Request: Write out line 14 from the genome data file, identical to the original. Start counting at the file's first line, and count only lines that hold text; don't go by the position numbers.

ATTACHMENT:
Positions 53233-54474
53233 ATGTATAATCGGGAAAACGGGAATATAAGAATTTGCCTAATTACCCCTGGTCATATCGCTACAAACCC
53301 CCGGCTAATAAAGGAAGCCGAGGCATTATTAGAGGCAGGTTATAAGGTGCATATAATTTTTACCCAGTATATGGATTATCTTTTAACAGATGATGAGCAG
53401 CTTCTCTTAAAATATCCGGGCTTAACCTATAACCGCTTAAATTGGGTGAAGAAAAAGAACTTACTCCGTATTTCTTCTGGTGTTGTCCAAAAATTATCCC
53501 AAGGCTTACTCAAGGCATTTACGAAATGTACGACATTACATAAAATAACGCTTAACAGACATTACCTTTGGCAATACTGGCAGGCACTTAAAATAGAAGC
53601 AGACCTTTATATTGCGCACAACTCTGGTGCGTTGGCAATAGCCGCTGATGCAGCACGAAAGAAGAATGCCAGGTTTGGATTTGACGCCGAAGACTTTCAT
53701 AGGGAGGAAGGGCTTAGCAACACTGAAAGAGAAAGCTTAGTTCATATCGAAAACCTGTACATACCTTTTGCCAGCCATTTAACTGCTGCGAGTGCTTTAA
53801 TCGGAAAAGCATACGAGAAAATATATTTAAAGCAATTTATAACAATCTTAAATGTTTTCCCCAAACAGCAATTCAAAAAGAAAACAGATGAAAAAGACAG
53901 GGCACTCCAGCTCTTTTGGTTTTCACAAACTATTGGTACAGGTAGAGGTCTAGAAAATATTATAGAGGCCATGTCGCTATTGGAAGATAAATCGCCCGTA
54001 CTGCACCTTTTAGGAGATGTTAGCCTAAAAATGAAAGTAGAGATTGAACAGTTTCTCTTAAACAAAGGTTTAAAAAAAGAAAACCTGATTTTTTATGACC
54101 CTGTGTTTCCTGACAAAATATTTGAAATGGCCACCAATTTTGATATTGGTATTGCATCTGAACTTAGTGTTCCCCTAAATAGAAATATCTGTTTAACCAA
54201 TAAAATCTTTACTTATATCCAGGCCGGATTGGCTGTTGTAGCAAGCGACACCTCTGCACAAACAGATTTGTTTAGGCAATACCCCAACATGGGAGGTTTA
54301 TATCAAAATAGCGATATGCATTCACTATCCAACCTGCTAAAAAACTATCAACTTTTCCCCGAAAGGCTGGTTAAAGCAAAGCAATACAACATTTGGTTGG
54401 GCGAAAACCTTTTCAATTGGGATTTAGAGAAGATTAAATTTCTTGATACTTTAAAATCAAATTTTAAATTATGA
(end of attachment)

54401 GCGAAAACCTTTTCAATTGGGATTTAGAGAAGATTAAATTTCTTGATACTTTAAAATCAAATTTTAAATTATGA